Microsoft’s combat goggles known as Integrated Visual Augmentation System or (IVAS), have passed the first delivery test for the U.S. Army.
Assistant Secretary for Acquisition Douglas Bush had initially approved the delivery of 5,000 Goggles, but due to concerns about the device’s performance, delivery was put on hold until stricter tests were carried out.
Bush spokesman Jamal Beck said the test results show the service “is adjusting its fielding plan to allow for time to correct deficiencies and also filed to units that are focused on training activities.”
The test report will help Congress decide whether to approve the $424.2 million the Army plans to spend for the fiscal year that begins Oct.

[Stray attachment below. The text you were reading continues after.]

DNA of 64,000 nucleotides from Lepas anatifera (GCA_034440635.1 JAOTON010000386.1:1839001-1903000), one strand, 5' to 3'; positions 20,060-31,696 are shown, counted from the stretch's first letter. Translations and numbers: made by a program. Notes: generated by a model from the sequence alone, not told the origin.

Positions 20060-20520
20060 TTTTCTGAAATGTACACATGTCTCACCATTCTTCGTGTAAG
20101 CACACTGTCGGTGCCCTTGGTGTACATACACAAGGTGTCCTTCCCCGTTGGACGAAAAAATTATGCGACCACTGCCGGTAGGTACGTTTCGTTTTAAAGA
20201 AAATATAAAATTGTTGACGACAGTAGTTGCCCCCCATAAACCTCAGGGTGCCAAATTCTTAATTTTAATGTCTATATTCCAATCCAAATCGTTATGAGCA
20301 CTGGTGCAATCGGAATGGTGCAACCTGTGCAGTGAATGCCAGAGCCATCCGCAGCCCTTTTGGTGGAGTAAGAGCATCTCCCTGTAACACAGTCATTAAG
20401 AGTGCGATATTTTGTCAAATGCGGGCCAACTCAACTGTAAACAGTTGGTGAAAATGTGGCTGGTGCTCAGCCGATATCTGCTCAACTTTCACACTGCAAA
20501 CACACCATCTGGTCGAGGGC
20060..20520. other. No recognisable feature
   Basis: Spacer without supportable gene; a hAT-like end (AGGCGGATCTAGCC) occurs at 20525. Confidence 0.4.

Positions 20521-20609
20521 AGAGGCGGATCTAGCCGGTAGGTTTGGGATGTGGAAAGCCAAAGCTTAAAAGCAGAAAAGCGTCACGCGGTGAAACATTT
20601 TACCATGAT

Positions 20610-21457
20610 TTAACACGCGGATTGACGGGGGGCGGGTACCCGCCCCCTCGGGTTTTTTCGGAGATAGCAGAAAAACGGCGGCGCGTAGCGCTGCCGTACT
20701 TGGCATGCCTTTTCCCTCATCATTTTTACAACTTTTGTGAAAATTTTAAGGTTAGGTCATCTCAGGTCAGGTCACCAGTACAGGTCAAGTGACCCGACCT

A final test report is expected next month and is being prepared by the Pentagon’s director of operational test and evaluation.
The Army placed its first order for 5,000 Goggles, worth $373 million, in March 2021, marking the first of 121,000 possible orders over a decade.
Microsoft’s IVAS is a customized version of Microsoft’s HoloLens goggles, which would allow commanders to project information onto a visor in front of a soldier’s face. It would also include features such as night vision.
The sources for this piece include an article in Bloomberg.